July 10 2017
Posted in: Main Blog Category

The 3 C’s Of Enhancing The Hotel Guest Experience

How to enhance the hotel guest experience in 3 easy ways.

Before we talk about what is important to an enhanced guest experience, we should probably level-set on what is a standard guest experience. We are all very familiar with it but let’s review. First, you make your reservation. Then you travel to the hotel where there is a specific check-in time. You get out of the taxi, head across the lobby and, very often, wait in line at the front desk. The front desk clerk will review your amenity options with you, give you a key, and point you to the elevators. During your stay you may use the room phone to call for room service. On day of check out, you’ll need to leave by a specific check out time and you will stop at the front desk to review your bill on the way out. However, if there is a line, you may just leave and figure that it not worth it to wait just to review the bill.

Now, you might say that doesn’t seem too bad. But if every hotel is offering the same thing, then perhaps there is an opportunity to make it better and differentiate your hotel amongst the competition. The key to finding opportunities to enhance the guest experience is to focus in on the things that guests secretly crave – the three C’s: Communication, Convenience and Choice. Satisfy the guests needs for all three of these and you are on your way to greater differentiation and incremental revenues.

Communication
Airbnb is a disruptor in the lodging industry and its not just because they have tapped in a new market. The truth is that people have been renting homes, apartments and cottages for years. So what are they doing differently? Airbnb are great at guest communications. The company itself doesn’t do the communicating – they have just set up the technological toolsets so that once you make your reservation, you are in constant communication with the host. The effect of this constant “touching base” is that you, as a guest, feel much more comfortable with this event into the unknown – an overnight stay somewhere far from home. What can hotelier’s learn from this? Be sure to e-mail and message customer post reservation/pre-stay. Ideally, you should give them real information that is relevant, such as room readiness. We can’t always control our arrival time and often we arrive well before official check-in. An e-mail, generated by your PMS, that indicates that their room is ready and they can select an early check-in takes an enormous amount of pressure off the guest’s shoulders. And when their room isn’t ready, letting them check bags and then receive an automatic e-mail from the PMS when the room becomes ready let’s the guest explore the city without having to guess about room status.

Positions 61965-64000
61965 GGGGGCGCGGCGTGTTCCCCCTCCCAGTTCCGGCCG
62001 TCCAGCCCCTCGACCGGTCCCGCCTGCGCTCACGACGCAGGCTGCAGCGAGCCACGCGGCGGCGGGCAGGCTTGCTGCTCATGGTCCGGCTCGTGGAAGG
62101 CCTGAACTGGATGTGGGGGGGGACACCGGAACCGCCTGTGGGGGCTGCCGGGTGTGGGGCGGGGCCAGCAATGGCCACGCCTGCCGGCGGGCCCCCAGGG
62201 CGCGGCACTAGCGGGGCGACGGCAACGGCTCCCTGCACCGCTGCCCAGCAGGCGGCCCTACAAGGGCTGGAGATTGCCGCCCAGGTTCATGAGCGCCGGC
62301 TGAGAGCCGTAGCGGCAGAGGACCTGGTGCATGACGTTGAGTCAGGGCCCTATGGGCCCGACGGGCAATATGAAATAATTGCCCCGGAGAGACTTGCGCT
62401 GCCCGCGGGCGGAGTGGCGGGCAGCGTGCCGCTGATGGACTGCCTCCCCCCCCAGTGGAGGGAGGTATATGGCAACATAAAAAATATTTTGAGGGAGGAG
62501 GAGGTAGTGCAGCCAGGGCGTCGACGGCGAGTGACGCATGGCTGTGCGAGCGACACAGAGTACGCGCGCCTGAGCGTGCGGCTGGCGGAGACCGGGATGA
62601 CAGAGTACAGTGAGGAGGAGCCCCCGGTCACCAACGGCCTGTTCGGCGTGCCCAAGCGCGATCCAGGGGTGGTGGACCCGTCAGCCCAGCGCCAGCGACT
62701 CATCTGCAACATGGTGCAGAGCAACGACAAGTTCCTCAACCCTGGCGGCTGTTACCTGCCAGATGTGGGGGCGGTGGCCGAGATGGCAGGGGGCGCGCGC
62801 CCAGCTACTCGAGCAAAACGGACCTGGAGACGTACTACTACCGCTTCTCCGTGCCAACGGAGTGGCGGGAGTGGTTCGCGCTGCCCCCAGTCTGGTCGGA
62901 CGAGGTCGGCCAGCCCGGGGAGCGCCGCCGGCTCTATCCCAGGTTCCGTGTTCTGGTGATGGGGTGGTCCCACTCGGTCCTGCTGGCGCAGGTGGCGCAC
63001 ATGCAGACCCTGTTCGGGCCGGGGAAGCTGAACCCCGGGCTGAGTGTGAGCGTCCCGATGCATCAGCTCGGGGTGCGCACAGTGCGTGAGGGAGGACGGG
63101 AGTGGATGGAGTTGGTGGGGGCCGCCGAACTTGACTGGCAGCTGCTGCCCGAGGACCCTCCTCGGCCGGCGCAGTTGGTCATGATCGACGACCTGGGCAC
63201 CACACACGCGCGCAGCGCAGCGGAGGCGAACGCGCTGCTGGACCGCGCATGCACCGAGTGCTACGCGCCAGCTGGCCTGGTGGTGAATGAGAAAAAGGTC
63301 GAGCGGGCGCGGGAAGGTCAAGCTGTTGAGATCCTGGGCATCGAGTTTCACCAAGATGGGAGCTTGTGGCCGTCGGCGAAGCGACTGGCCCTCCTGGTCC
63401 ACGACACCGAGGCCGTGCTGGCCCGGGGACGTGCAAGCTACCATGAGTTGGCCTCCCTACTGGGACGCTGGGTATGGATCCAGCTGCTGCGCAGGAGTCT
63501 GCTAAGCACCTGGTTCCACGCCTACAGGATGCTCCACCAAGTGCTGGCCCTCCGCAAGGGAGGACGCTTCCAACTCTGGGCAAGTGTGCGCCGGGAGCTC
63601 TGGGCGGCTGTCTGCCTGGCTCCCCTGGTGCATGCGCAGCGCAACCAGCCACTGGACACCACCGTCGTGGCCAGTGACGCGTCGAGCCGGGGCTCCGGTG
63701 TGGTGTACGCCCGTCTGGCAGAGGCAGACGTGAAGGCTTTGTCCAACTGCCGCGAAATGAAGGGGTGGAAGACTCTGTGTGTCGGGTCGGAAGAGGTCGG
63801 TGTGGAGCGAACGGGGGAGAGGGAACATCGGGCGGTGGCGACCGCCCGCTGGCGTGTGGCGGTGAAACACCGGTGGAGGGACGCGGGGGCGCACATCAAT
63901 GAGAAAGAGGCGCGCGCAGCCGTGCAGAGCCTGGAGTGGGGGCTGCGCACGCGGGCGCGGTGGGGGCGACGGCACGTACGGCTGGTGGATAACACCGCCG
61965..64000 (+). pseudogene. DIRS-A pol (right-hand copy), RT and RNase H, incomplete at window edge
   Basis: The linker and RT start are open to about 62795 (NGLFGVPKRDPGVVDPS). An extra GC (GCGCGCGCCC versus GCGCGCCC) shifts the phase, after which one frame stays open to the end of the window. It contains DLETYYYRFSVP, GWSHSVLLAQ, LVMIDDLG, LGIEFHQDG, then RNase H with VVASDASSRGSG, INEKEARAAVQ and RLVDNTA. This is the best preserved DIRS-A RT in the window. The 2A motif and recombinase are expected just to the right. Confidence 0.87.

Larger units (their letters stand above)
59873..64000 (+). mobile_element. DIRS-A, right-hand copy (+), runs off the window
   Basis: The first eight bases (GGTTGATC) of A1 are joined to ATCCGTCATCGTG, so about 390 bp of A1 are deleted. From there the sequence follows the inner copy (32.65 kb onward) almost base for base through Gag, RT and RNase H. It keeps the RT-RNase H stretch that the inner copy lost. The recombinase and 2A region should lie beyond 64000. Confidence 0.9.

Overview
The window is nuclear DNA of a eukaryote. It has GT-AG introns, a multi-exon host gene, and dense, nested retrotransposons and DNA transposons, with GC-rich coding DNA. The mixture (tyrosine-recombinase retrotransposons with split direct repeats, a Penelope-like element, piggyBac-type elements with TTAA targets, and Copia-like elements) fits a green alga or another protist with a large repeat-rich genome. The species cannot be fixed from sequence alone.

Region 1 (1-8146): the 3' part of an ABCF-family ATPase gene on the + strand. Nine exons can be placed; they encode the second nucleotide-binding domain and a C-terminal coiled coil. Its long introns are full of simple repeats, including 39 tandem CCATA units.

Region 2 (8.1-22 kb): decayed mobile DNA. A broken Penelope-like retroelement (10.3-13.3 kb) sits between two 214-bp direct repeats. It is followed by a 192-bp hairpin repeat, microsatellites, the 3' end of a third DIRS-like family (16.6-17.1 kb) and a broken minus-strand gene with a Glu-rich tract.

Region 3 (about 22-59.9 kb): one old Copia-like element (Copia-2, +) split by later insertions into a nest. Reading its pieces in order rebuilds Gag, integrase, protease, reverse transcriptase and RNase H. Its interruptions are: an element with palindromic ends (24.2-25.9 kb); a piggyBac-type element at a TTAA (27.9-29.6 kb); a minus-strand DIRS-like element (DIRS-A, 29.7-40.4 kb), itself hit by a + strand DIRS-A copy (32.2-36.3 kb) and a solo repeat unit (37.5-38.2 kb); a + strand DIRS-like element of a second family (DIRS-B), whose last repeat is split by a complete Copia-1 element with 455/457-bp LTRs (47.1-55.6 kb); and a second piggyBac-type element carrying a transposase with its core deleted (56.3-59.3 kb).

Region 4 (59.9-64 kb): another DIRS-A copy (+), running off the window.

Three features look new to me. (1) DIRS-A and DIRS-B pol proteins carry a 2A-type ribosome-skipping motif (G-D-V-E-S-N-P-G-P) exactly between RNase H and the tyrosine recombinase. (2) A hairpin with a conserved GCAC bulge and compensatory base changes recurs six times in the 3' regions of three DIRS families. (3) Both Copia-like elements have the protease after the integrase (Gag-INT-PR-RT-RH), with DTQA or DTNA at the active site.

Convenience
One of the paradoxes of hotel service is that, physically, hotels are set up so that the staff is at the center of things and the guests go to them to get anything done. But given new technology, things are changing. For example, if you go to an Apple store, where is the check out register? Where is the line? The staff goes to where the guest is. Mobile technology allows customers (guests) to experience a location without the check-out desk being the center of the universe. That is called guest convenience. The mobility of the staff – or of the guest’s own smartphone – means that the transaction can happen on the guest’s own terms. For example, if you offer a mobile check-in option, then the part of the front desk conversation that revolves around upselling room upgrades becomes a very non-pressure sales situation. The guest can peruse room options in the taxi at their convenience without the time pressure that comes with people waiting in line behind you. Look into all the processes your hotel requires and ask yourself – is this for the benefit of the guest or is it really for the convenience of the hotel and staff?

Choice
Sometimes you are on a business trip to a location you’ve been to too many times. Sometimes you are with your spouse and three kids overloaded with luggage. Sometimes your flight was delayed and you had to sit on the tarmac for hours and you are exhausted. Sometimes you are arriving for an amazing resort vacation and you just want to be pampered. There is no single way that even one person always arrives to a hotel. So why is the arrival process restricted to one method in most hotels? Give your guests choice. Let them check in via their phone if that expedites their arrival to their room. But also provide a kiosk for those who want to quickly pick up key and avoid the line. And, of course, provide the full service option of a staff member – but give your staff a PMS on a tablet so the guest can be greeted at the airport, in the lobby, at curbside or even on the arriving group bus. On day of check-out, let guests review their bill on their own phone so they don’t have to stop at the front desk (which also informs your housekeeping staff that the guest has actually left the building!). Better yet, give them the choice of check-out time if your occupancy for the next day allows for it. Choice conforms to your guests’ different situations and makes their arrival best for their individual situations.

In summary, if you want to truly make your guest experience better, don’t just put chocolates on the pillow. Remember the three C’s. Look into and question all of your guest touch-points and ask yourself – am I really serving my guests true needs?

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